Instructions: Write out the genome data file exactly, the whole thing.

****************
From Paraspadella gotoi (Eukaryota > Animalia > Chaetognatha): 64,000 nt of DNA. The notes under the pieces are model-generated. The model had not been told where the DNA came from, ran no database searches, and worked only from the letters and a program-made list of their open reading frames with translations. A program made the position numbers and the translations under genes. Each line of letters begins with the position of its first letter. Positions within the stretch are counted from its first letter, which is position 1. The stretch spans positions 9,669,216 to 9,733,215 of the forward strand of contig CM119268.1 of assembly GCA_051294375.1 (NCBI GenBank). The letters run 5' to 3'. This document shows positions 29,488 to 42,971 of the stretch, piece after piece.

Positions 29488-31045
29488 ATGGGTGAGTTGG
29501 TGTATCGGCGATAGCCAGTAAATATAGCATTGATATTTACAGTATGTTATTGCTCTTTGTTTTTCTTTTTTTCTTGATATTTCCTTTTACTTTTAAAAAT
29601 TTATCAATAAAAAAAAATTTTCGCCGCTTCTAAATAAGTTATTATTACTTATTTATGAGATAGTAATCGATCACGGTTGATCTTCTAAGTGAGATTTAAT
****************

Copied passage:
From Paraspadella gotoi (Eukaryota > Animalia > Chaetognatha): 64,000 nt of DNA. The notes under the pieces are model-generated. The model had not been told where the DNA came from, ran no database searches, and worked only from the letters and a program-made list of their open reading frames with translations. A program made the position numbers and the translations under genes. Each line of letters begins with the position of its first letter. Positions within the stretch are counted from its first letter, which is position 1. The stretch spans positions 9,669,216 to 9,733,215 of the forward strand of contig CM119268.1 of assembly GCA_051294375.1 (NCBI GenBank). The letters run 5' to 3'. This document shows positions 29,488 to 42,971 of the stretch, piece after piece.

Positions 29488-31045
29488 ATGGGTGAGTTGG
29501 TGTATCGGCGATAGCCAGTAAATATAGCATTGATATTTACAGTATGTTATTGCTCTTTGTTTTTCTTTTTTTCTTGATATTTCCTTTTACTTTTAAAAAT
29601 TTATCAATAAAAAAAAATTTTCGCCGCTTCTAAATAAGTTATTATTACTTATTTATGAGATAGTAATCGATCACGGTTGATCTTCTAAGTGAGATTTAAT